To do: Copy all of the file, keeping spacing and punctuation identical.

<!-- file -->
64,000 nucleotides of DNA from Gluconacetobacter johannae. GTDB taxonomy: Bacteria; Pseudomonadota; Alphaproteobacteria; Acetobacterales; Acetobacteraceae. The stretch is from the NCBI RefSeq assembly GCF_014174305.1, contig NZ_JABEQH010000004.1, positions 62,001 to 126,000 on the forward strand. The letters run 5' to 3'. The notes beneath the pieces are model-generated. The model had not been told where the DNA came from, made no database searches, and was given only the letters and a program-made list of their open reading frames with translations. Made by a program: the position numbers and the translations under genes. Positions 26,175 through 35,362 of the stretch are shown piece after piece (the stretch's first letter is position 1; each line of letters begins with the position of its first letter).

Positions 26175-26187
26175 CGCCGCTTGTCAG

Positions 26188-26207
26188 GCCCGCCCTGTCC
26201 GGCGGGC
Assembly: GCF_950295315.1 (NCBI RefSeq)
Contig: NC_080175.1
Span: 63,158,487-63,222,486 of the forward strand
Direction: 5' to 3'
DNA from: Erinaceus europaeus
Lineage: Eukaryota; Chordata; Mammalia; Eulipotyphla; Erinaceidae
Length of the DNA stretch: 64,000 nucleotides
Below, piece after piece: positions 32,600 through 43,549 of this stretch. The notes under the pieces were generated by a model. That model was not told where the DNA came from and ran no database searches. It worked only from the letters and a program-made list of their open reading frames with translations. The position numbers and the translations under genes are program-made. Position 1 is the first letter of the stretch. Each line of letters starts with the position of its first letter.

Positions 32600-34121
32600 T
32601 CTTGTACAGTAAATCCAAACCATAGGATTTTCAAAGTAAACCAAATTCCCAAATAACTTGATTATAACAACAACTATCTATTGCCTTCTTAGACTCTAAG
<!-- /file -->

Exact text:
64,000 nucleotides of DNA from Gluconacetobacter johannae. GTDB taxonomy: Bacteria; Pseudomonadota; Alphaproteobacteria; Acetobacterales; Acetobacteraceae. The stretch is from the NCBI RefSeq assembly GCF_014174305.1, contig NZ_JABEQH010000004.1, positions 62,001 to 126,000 on the forward strand. The letters run 5' to 3'. The notes beneath the pieces are model-generated. The model had not been told where the DNA came from, made no database searches, and was given only the letters and a program-made list of their open reading frames with translations. Made by a program: the position numbers and the translations under genes. Positions 26,175 through 35,362 of the stretch are shown piece after piece (the stretch's first letter is position 1; each line of letters begins with the position of its first letter).

Positions 26175-26187
26175 CGCCGCTTGTCAG

Positions 26188-26207
26188 GCCCGCCCTGTCC
26201 GGCGGGC
Assembly: GCF_950295315.1 (NCBI RefSeq)
Contig: NC_080175.1
Span: 63,158,487-63,222,486 of the forward strand
Direction: 5' to 3'
DNA from: Erinaceus europaeus
Lineage: Eukaryota; Chordata; Mammalia; Eulipotyphla; Erinaceidae
Length of the DNA stretch: 64,000 nucleotides
Below, piece after piece: positions 32,600 through 43,549 of this stretch. The notes under the pieces were generated by a model. That model was not told where the DNA came from and ran no database searches. It worked only from the letters and a program-made list of their open reading frames with translations. The position numbers and the translations under genes are program-made. Position 1 is the first letter of the stretch. Each line of letters starts with the position of its first letter.

Positions 32600-34121
32600 T
32601 CTTGTACAGTAAATCCAAACCATAGGATTTTCAAAGTAAACCAAATTCCCAAATAACTTGATTATAACAACAACTATCTATTGCCTTCTTAGACTCTAAG